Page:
Les Miles used to tell his players, “Academics first, football second.”
But a new Sports Illustrated (SI) report that alleges rampant misconduct at Oklahoma State University suggests Miles – the coach there from 2000-2004 – held up two fingers when he said “first” and one finger for “second.”
Facetious as Miles may have been, it’s a fitting way to illustrate what were clearly very skewed priorities at OSU.
The Sports Illustrated piece mentions cash payments up to $25,000 for football players, including bonuses based on performance. There are allegations about illicit booster activity that make Nevin Shapiro look like an altar boy by comparison.
It’s easy to shake off the budding Oklahoma State ordeal as just one more entry in an appalling string of recent college sports scandals.
But the big picture here is troubling. The system isn’t working.
The mega-booster T. Boone Pickens still thinks Oklahoma State is committed to “principled sportsmanship,” according to a statement he released Tuesday.
Pickens, who has given hundreds of millions to the Cowboys, said the expose is not indicative of how the program operates of late.
But at this point, does it even matter?
The allegations are eye-popping, and if proven, they negate the remarkably quick turnaround from loser to winner that OSU pulled off.
Players quoted in the academics portion of the SI tell-all suggest that schoolwork was meaningless. Thirteen former Cowboys said they cheated to stay eligible, and they divulged 16 other names in their interviews.
Homework completed by tutors, answers to exams, even getting class credit without showing up: These allegations should concern anyone with a pulse.
Instead of educating their student-athletes – that is, setting them up for life after football – OSU coaches apparently conspired with teachers and administrators to keep players eligible by any means necessary.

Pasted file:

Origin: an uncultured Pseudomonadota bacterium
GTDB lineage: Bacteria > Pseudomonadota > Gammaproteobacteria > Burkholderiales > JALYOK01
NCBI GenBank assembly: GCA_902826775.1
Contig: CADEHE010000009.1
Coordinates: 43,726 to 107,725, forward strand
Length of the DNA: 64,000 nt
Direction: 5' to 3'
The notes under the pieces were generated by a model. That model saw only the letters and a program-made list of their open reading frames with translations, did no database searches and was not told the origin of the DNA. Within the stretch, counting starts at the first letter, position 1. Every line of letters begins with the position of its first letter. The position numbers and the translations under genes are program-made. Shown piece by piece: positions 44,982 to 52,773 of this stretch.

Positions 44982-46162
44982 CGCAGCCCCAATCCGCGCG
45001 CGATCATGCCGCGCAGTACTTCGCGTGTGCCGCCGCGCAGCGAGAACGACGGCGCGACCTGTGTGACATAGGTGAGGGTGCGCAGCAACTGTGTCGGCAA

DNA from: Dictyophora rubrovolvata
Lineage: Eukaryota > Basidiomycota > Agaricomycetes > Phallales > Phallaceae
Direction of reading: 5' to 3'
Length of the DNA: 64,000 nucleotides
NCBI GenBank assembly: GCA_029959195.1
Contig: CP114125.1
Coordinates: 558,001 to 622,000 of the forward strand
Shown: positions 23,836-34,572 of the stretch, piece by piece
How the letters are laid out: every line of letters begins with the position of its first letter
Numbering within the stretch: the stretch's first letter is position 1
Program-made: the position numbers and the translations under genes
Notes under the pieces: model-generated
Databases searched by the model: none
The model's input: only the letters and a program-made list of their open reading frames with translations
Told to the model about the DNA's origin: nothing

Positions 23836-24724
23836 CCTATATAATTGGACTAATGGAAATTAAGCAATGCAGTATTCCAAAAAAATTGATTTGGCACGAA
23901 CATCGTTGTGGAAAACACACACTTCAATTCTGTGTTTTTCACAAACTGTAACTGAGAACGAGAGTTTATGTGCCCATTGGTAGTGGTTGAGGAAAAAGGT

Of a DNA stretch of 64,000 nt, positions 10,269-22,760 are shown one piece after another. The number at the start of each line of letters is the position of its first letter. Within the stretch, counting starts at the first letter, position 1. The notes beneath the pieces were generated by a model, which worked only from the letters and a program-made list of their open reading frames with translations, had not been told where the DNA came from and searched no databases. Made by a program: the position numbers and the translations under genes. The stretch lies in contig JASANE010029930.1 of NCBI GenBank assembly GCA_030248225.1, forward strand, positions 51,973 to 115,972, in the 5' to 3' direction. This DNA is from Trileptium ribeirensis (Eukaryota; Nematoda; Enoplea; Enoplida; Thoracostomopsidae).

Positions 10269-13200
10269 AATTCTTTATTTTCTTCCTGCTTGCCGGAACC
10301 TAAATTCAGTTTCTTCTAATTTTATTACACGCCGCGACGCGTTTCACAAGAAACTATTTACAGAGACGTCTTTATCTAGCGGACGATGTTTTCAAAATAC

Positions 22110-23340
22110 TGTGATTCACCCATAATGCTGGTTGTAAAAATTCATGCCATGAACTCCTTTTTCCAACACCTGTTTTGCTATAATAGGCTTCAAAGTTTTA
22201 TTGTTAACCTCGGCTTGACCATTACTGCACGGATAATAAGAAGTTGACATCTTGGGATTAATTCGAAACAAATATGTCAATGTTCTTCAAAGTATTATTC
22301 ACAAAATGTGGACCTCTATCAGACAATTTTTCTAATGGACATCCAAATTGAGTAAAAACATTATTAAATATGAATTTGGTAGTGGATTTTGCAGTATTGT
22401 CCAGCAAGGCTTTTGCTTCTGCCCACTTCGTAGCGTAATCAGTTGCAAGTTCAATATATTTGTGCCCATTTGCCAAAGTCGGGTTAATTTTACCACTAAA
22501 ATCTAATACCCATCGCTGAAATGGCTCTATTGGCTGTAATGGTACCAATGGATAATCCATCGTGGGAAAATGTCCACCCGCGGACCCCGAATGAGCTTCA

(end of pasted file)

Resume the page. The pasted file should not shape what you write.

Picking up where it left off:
It is unnerving that the leaders of these programs are comfortable straying so far from the rules.
They do so in order to field the best team and, ultimately, win the most games. But, ironically, most who get caught end up costing their programs scholarships, postseason appearances or even lucrative TV deals.
Some people think it’s a matter of when, not if, the nation’s current football powerhouses come tumbling down, too.
In this age of NCAA scandal, it’s almost natural for fans to grow cynical and wonder why top dogs like Alabama or LSU have no dirt against them.
Are there programs that succeed without breaking the rules? Given the cutthroat culture of today’s college sports, is it even possible?
Schools are demonstrating time after time a willingness to get ahead by bending the rules. Programs like USC, Auburn and Oregon (all title contenders within the last decade) have been exposed for misconduct on the recruiting trail.
And recruiting violations are obviously different than compensation issues, which are wholly separate from academic fraud. But together they demonstrate a huge spectrum of wrongdoing that can go unnoticed by the governing NCAA for years.
The NCAA is trying to tackle problems like the amateur status of its student-athletes and the role of boosters within athletic departments.
But for now, their inability to keep programs in check is all too apparent.
One might even call it a lack of institutional control.